Friday, September 24, 2010

Review: Flaptastic Sizes

Find at
Find at
Title: Flaptastic Sizes
Author/Illustrator: See publisher
Publisher: Dorling Kindersley Publishing
Year: 2009
Format: Board book
Pages: 12
Age Range: Baby, Toddler
Kid Love Factor: 3.5/5
Adult Sanity Factor: 2/5

Flaptastic Sizes is a lift-the-flap book that teaches, well, sizes.  Surprise!  Didn't see that coming, did you?

Each page spread has a picture and a size descriptor, and then the flap can be lifted and an opposing descriptor and picture is seen.  Kids learn that daisies are short while sunflowers are tall, elephants are big while chicks are small,, paint brushes can be wide or narrow, and acorns are tiny while trees are enormous.  Lots of fun vocabulary-stretching words to be had here.  It’s awesome having your toddler describe something as “Eeee-no-muss”.

My one real peeve is the set of Russian dolls at the end. They’re lovely, of course, as Russian dolls tend to be.  The problem is that there are seven of them and they’re labelled Biggest, Bigger, Big, Middle, Small, Smaller, Tiny.  Seriously?  Tiny? They couldn’t finish that off symmetrically with ‘smallest’ instead of ‘tiny’?  And shouldn't middle be medium? Gah!

My nearly compulsive desire for linguistic order aside, Boo was fond of the book, though he seems to be outgrowing it now.  He especially loves the flowers; we were often treated to top-of-his-lungs exclamations of “Sunflower!”  and eventually, once we’d read Lemons Are Not Red,  “Sunflower is not short! Sunflower is tall. Daisies are short!”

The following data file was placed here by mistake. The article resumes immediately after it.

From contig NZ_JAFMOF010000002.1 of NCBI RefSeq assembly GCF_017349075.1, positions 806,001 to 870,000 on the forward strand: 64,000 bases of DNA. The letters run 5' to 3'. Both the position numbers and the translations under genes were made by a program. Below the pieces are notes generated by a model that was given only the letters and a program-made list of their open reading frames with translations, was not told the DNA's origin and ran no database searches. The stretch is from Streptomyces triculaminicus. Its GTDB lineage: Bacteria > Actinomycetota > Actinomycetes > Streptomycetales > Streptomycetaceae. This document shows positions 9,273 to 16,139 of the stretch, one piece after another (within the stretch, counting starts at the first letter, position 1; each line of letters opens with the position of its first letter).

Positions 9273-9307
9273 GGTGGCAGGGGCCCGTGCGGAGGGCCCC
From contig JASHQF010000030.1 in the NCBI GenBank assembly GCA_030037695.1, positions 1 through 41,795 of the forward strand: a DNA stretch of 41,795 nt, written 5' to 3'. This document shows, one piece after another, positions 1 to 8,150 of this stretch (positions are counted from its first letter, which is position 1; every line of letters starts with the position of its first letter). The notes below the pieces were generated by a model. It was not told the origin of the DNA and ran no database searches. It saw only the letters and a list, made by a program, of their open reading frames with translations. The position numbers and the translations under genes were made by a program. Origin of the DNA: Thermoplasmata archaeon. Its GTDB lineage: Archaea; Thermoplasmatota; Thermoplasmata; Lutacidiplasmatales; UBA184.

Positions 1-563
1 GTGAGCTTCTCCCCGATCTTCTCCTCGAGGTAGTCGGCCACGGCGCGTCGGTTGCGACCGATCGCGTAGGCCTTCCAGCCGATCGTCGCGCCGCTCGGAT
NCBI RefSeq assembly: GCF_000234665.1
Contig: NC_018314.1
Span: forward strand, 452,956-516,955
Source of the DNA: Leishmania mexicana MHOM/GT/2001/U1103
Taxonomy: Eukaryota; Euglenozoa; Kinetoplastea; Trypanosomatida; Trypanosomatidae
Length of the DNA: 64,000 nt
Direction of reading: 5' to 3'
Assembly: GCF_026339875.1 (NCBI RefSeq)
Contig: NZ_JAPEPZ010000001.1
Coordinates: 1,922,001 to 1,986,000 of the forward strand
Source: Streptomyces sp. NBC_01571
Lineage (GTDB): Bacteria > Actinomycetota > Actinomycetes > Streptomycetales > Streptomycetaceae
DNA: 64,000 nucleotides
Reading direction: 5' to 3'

My other peeve is that the acorn described as tiny is in fact pictured at approximately 200% of an actual acorn's size, but I find that quite bearable compared to the issue with the dolls.  Yes, sometimes my quibbles are ridiculous even to myself...

Autism Spectrum Bonus: As with neurotypical children, Flaptastic Sizes might help to get the concept of quantifier adjectives across.  The lift-the-flap design may encourage kids who are usually less than eager to participate to follow their curiosity and check out what’s underneath.  For very young kids or those with fine motor skill delays, the multiple directions in which the pages open may provide an interesting challenge.

Bottom Line:
Good and Bad.


Flaptastic Sizes at

Flaptastic Sizes at

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